Goodfellas: Rocking Up and Down

Spin magazine once came out with a list of Rock and Roll Directors. Among the list was Quentin Tarantino, Surf rock enthusiast/70’s soul classics, Wes Anderson, Indie/Kinks B-sides enthusiast, and Martin Scorsese Classic Rock enthusiast with a penchant for the Rolling Stones. In the film Goodfellas, there is music throughout the film. The music essentially tells the audience about the era that the film is representing, but also the songs add to the story/actions of the characters. Tony Bennet’s 1950’s Rags to Riches sets the tone for this gangster flick and tells the story of Henry Hill. The outro to Derek and the Dominoes’ Layla shows the death of the gang, and hides behind the most beautiful piano solo—just to show the audience the beauty in these deaths. In particular, there is one song that is beautifully added to this film that adds to the overall ambience of this film and almost foreshadows the plot of the film. These two songs definitely add to Martin Scorsese’s Rock and Roll trademark style.

In about every Martin Scorsese film, as well as Tarantino flick, there is a long one-shot take with a following camera. See also the trip to the Title fight in Raging Bull that follows Jake La Motta to the ring. See also, also the Count Room scene from Casino. What do these steadicam, following scenes do for the audience? It brings them into the film. It puts the audience right with Jake La Motta and it puts us right in the constant corruption of Sam Rothstein’s casino. Along brilliantly placed song, he first solo date between Henry and Karen utilizes this steadicam, following technique: a true Scorsese trademark.

With those first chords from the guitar, we see Henry’s keys (probably to a Cadillac) being placed in the hands of a guy to watch his car. The fact that Henry has a Cadillac and is paying somebody to watch his car shows that he has status. Karen, a middle class girl, even asks “What are you doing?” because she is unfamiliar with the process. The song tells the audience, “Well he walked up to me and he asked me if I wanted to dance.” This line of lyrics tells the audience that this is seemingly a young relationship that has just began to bloom into effect, which indeed it has. The camera goes right on and places the audience right behind Henry and Karen as they cross the street to the crowded Copacabana. Yet, the crowded line does not stop Henry from taking the backdoor into the club because, as Henry says, “It’s better than waiting in line.”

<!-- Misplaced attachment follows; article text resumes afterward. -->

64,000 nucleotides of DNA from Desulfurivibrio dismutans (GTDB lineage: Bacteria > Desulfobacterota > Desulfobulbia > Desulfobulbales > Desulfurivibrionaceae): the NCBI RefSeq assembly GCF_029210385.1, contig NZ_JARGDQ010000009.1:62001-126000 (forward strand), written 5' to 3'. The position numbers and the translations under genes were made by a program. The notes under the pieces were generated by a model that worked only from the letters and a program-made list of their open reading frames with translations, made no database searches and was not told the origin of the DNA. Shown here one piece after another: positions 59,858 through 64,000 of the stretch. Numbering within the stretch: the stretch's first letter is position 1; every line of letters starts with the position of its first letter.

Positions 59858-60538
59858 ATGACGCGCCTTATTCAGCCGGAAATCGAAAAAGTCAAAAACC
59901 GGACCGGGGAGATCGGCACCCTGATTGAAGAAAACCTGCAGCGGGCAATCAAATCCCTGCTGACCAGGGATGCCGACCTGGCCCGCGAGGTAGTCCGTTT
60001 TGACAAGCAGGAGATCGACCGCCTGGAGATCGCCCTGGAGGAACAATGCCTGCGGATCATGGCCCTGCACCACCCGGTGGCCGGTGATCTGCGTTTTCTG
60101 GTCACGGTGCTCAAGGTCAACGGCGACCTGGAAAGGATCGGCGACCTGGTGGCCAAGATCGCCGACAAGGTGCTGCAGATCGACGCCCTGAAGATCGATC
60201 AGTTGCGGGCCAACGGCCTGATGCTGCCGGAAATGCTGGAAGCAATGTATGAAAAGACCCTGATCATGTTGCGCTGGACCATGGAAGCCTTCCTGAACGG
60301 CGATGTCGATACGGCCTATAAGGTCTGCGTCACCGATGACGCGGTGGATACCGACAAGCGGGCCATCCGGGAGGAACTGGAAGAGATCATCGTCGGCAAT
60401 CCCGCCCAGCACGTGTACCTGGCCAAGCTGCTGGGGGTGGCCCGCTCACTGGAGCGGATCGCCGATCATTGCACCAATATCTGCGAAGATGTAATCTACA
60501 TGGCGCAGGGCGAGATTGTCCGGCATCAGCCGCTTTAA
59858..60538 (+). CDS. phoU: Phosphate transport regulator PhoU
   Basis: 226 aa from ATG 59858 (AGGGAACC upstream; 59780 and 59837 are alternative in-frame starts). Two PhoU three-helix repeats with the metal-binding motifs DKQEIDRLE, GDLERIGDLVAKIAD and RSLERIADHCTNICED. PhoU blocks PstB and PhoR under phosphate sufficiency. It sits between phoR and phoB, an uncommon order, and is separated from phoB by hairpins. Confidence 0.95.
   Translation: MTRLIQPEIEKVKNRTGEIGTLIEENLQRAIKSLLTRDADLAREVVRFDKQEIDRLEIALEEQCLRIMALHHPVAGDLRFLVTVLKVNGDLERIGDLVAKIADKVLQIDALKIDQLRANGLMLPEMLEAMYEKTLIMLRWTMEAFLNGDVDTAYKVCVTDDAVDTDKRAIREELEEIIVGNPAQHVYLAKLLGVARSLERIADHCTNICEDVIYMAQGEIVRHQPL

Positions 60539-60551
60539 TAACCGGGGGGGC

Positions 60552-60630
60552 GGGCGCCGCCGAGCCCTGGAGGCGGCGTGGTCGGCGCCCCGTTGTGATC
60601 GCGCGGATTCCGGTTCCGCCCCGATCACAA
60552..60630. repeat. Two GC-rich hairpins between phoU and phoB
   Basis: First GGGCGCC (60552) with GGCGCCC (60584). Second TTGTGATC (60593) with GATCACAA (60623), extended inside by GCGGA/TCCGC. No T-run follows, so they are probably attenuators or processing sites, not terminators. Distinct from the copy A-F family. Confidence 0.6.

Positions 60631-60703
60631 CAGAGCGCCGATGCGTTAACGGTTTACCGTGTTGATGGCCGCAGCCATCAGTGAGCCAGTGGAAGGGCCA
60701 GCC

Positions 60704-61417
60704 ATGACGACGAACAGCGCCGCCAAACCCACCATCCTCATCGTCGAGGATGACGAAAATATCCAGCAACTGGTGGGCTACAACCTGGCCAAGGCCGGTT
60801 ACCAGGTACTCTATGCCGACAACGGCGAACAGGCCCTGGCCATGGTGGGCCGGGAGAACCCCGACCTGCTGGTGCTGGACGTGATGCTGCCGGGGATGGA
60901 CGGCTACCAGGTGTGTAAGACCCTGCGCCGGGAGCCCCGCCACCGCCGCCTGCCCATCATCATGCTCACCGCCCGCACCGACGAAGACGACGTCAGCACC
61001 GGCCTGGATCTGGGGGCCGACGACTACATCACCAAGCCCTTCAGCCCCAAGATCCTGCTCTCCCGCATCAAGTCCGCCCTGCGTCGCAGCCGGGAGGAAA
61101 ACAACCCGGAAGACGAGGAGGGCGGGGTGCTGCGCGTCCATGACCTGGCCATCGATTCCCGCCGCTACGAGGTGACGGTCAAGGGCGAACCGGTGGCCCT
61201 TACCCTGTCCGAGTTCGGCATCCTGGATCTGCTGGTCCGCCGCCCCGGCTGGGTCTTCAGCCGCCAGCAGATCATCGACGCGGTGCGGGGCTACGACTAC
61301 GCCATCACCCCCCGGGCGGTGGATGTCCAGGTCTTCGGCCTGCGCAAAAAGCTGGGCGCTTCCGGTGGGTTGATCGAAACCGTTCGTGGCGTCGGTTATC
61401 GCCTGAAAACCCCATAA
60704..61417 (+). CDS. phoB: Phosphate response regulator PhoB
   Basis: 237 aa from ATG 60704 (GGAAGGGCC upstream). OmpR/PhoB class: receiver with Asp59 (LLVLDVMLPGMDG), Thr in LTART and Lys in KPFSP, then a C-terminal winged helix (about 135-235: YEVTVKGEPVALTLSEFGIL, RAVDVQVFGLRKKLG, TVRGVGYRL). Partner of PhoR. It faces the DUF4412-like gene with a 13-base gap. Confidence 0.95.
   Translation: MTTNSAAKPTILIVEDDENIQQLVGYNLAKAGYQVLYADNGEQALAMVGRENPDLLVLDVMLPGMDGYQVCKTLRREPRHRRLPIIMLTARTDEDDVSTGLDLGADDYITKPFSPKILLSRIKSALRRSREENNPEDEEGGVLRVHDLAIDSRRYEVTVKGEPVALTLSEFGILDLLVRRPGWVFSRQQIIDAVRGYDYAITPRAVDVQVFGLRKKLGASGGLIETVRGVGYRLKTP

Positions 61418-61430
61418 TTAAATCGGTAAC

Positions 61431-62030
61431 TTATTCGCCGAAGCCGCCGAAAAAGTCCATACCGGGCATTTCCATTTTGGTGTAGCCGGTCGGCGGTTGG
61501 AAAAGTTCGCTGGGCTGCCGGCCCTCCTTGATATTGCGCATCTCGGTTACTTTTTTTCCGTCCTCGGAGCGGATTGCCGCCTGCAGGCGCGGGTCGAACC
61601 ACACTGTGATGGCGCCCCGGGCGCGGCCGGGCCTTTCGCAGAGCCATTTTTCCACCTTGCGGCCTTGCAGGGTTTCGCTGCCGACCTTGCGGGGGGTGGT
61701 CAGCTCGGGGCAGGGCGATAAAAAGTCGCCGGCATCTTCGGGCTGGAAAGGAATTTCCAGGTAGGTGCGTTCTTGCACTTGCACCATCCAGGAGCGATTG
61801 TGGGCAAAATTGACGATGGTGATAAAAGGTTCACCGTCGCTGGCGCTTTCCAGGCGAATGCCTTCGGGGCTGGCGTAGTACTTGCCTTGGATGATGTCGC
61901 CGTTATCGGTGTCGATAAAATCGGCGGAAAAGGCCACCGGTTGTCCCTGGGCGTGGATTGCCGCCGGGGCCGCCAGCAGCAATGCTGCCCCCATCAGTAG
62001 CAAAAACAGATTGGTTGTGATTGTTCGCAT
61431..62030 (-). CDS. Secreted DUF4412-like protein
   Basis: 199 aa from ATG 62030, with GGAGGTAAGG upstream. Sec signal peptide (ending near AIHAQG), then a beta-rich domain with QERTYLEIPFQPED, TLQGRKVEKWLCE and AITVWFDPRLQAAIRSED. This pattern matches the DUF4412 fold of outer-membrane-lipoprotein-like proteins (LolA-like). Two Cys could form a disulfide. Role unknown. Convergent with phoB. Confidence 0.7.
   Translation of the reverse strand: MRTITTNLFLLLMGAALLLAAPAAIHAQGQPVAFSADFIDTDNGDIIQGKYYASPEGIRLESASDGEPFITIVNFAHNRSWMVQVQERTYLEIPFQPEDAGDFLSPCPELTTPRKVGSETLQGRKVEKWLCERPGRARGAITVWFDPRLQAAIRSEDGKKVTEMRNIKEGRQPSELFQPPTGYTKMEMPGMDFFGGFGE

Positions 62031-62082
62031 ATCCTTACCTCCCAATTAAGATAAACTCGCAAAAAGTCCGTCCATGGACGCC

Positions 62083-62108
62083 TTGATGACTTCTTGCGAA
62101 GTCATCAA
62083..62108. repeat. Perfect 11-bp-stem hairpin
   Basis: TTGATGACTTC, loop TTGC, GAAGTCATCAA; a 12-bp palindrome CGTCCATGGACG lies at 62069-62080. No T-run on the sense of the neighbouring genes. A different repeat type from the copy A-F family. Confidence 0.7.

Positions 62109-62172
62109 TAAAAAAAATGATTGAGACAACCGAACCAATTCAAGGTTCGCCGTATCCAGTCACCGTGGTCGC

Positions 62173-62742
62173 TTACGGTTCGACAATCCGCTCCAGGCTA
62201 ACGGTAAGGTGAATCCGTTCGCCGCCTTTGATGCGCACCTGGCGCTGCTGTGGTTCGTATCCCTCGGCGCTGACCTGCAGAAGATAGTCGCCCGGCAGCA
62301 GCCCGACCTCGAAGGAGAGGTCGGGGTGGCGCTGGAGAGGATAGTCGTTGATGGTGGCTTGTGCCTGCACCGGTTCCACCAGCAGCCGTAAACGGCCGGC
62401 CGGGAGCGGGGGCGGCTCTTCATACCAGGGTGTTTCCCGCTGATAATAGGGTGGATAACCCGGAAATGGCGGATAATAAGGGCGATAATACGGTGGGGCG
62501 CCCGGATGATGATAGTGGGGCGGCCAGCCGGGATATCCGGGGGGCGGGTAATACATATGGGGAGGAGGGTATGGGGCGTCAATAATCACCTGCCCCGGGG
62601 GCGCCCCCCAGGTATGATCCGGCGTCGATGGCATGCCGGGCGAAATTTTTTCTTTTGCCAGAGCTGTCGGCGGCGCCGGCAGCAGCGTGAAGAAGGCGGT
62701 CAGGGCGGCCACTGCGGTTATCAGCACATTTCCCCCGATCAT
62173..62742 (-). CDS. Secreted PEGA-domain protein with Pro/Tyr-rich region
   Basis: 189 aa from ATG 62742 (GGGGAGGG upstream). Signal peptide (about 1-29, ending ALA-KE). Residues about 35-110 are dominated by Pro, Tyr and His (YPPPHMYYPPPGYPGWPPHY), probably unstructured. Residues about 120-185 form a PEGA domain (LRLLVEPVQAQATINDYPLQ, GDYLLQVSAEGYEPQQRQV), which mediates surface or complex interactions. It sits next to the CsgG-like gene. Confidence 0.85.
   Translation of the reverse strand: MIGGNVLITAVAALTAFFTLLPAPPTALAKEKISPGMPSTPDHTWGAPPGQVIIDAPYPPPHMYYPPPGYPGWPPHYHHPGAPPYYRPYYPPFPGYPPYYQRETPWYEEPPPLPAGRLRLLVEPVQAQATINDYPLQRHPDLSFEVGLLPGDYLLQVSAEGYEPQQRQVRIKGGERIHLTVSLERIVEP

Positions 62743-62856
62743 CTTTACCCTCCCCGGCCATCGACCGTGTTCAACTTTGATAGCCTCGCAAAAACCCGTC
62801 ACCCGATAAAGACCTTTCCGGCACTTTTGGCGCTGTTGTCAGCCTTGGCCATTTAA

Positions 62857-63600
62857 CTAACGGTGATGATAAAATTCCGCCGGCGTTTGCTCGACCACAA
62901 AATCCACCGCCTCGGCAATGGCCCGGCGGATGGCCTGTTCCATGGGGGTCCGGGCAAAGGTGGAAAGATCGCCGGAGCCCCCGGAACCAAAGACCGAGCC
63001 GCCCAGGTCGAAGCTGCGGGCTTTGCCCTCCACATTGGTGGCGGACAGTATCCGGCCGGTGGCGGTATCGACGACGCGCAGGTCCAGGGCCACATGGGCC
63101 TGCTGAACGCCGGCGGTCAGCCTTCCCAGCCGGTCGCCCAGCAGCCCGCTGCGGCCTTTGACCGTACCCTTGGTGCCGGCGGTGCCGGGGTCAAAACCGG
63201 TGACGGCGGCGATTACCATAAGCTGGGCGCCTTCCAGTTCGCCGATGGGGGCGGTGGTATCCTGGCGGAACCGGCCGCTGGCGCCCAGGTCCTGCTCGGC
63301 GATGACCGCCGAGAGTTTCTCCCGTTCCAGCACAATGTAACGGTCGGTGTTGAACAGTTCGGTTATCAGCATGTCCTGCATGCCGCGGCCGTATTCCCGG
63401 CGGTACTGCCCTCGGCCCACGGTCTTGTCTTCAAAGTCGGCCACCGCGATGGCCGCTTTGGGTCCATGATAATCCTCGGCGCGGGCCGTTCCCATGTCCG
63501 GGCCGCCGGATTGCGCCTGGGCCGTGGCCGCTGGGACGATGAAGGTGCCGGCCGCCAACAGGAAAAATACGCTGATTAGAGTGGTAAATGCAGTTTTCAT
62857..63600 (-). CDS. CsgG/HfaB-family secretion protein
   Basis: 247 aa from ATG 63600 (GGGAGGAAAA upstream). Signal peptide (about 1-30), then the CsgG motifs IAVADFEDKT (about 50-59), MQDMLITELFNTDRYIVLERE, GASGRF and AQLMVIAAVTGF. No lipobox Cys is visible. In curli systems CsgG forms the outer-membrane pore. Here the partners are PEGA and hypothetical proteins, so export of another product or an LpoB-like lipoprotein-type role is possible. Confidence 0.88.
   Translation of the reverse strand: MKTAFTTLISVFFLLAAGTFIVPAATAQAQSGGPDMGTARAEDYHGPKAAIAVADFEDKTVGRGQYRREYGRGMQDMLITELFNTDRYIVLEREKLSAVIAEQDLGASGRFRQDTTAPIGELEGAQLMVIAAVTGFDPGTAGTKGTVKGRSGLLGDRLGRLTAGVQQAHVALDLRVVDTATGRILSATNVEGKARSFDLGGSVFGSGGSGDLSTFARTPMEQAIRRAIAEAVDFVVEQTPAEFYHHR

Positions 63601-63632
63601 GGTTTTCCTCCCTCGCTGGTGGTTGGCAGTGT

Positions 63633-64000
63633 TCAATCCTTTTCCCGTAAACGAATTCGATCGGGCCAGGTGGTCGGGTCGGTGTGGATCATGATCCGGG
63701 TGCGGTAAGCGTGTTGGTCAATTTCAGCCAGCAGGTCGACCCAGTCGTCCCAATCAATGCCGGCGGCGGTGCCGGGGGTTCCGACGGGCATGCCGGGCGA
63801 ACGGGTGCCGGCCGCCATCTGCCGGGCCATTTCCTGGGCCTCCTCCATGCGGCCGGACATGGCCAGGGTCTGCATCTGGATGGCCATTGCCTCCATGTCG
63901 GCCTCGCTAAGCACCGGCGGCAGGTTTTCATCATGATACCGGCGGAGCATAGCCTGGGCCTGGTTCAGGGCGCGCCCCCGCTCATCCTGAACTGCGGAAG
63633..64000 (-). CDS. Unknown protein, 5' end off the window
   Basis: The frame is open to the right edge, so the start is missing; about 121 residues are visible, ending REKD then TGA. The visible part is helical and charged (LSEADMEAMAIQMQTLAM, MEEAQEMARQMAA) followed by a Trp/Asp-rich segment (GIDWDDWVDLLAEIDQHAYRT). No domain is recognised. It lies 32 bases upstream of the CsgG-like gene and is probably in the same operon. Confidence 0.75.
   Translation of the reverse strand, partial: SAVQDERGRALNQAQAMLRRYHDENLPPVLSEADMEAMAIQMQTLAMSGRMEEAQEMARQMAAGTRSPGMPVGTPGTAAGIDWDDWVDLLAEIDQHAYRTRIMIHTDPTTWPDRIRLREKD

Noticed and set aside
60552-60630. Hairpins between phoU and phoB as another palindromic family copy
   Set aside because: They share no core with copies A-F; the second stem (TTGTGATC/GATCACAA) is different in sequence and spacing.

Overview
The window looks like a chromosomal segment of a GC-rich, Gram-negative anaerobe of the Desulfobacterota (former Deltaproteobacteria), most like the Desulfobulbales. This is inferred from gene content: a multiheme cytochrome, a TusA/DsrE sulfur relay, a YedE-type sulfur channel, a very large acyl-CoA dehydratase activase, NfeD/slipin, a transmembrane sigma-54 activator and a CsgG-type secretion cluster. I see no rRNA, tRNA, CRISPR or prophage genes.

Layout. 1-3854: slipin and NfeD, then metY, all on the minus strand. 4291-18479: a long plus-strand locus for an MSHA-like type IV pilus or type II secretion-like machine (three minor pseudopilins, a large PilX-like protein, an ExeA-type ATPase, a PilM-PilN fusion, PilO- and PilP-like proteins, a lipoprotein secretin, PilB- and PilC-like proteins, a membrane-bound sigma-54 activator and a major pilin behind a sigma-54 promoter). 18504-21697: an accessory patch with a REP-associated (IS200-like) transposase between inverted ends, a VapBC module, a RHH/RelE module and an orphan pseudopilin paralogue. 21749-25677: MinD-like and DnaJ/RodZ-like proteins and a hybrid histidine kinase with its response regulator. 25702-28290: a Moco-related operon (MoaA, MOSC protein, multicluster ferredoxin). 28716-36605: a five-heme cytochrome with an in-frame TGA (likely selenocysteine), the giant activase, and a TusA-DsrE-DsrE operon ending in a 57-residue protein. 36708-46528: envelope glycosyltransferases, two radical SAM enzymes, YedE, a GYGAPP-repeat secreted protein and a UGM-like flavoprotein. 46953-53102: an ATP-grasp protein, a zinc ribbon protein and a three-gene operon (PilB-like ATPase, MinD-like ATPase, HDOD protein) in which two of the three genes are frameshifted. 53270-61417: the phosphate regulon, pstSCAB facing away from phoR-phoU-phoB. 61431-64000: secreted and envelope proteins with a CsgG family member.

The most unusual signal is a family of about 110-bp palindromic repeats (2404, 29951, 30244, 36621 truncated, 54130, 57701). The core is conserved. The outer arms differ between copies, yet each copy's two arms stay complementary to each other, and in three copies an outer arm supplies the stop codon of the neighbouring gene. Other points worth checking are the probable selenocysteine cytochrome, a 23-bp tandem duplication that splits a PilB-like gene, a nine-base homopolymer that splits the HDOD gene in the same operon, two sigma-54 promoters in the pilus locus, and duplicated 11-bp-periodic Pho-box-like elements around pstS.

And then the money starts pouring out of Henry’s handshakes. This is clearly done by Henry to impress Karen, yet it is also done by Martin Scorsese to show how much money Henry has. Moving through the back way of the club, Henry greets Gino and confronts the two necking employees by saying, “Every time I come here, every time you two!” these two greetings show Karen that Henry knows people. By knowing people, you instantly have power: it’s not what you know, it’s who you know. As Karen sees Henry’s power, the song tells what is going through Karen’s mind. The lyrics tell the audience, “I wanted to let him know that I was more than a friend.” This is the crux of any relationship that is first starting out, for Karen, an average income young girl, she has found her Sugar Daddy. Then the song says, “He kissed me in a way that I’ve never been kissed before.” Karen has never, ever seen this kind of power in the hands of such a young guy. She is in an unfamiliar whirlwind and he is on an adventure with her man.

Then Henry and Karen enter the kitchen, and we are exposed to the clockwork employees of the Copacabana. Henry seemingly breezes by them like nothing, showing that he is above them and he can just waltz through the kitchen nobody stops him or questions his presence—they even know he has power. The two exit the kitchen, and they greet the host of the club, who immediately gets Henry and Karen a table. He literally GETS THEM A TABLE airlifted by a busboy to the front and center of the stage. The camera then follows the table being positioned as the beautifully-timed violin solo from “Then He Kissed Me” places the table at the designated spot. The violins from the song are synced perfectly with the movement of the table and the white table cloth that is almost levitating from the ground, like a magic carpet. The two sit down and the audience is exposed to Karen’s face who is still in an unfamiliar whirlwind of excitement. The song begins to fade out, Karen asks “What do you do?” like a pestering wife, and then the camera focuses on Henny Youngman. Now that’s a powerful first impression and a beautiful start to a relationship.

Now, where the lyrics to Then He Kissed Me leaves the relationship to the characters within the song, which is probably Phil and Ronnie Spector, is we have picture of the two getting married. Isn’t that sweet. Henry and Karen do get married, but that is when the trouble between the two of them start. Henry, the idiot: starts sleeping around with other women, he gets more and more involved with the mob, he ups the ante of stealing over to cocaine, and Tommy gets wacked. Because of Henry’s involvement in the gangster lifestyle, the Hill’s marriage is never on a sturdy foundation: Karen is Henry’s “prison mule”, Karen’s uses her parents’ house to bail Henry out, Henry still sleeves around, etc. The two have no choice, but go into witness protection, thus concluding the film and the lifestyle that is: the Goodfellas. Though Then He Kissed Me, may have started as a promise to a lovely relationship, it was merely the honeymoon phase for Henry and Karen. The two were faced with the grim realities of real marriage, real life, and real trouble.

Written by Julian Lopez

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